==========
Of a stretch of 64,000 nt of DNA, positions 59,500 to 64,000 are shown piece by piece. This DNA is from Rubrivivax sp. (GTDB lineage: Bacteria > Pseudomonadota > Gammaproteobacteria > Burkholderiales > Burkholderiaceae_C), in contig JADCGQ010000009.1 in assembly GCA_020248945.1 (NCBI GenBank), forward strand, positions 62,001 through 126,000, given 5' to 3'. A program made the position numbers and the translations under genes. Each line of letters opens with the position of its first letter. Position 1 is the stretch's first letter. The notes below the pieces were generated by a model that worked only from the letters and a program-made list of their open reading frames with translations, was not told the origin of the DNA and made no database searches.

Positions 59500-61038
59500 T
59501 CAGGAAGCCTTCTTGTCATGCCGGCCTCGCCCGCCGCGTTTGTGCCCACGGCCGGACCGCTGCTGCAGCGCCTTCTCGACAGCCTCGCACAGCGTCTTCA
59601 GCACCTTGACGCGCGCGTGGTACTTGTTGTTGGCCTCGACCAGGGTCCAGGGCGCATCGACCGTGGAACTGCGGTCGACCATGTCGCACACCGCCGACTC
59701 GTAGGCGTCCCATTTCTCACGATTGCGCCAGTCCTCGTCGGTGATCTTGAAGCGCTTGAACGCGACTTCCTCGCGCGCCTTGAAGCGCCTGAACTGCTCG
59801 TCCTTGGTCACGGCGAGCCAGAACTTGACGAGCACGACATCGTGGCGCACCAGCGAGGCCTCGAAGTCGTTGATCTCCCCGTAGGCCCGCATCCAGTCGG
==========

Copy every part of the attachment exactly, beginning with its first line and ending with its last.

Of a stretch of 64,000 nt of DNA, positions 59,500 to 64,000 are shown piece by piece. This DNA is from Rubrivivax sp. (GTDB lineage: Bacteria > Pseudomonadota > Gammaproteobacteria > Burkholderiales > Burkholderiaceae_C), in contig JADCGQ010000009.1 in assembly GCA_020248945.1 (NCBI GenBank), forward strand, positions 62,001 through 126,000, given 5' to 3'. A program made the position numbers and the translations under genes. Each line of letters opens with the position of its first letter. Position 1 is the stretch's first letter. The notes below the pieces were generated by a model that worked only from the letters and a program-made list of their open reading frames with translations, was not told the origin of the DNA and made no database searches.

Positions 59500-61038
59500 T
59501 CAGGAAGCCTTCTTGTCATGCCGGCCTCGCCCGCCGCGTTTGTGCCCACGGCCGGACCGCTGCTGCAGCGCCTTCTCGACAGCCTCGCACAGCGTCTTCA
59601 GCACCTTGACGCGCGCGTGGTACTTGTTGTTGGCCTCGACCAGGGTCCAGGGCGCATCGACCGTGGAACTGCGGTCGACCATGTCGCACACCGCCGACTC
59701 GTAGGCGTCCCATTTCTCACGATTGCGCCAGTCCTCGTCGGTGATCTTGAAGCGCTTGAACGCGACTTCCTCGCGCGCCTTGAAGCGCCTGAACTGCTCG
59801 TCCTTGGTCACGGCGAGCCAGAACTTGACGAGCACGACATCGTGGCGCACCAGCGAGGCCTCGAAGTCGTTGATCTCCCCGTAGGCCCGCATCCAGTCGG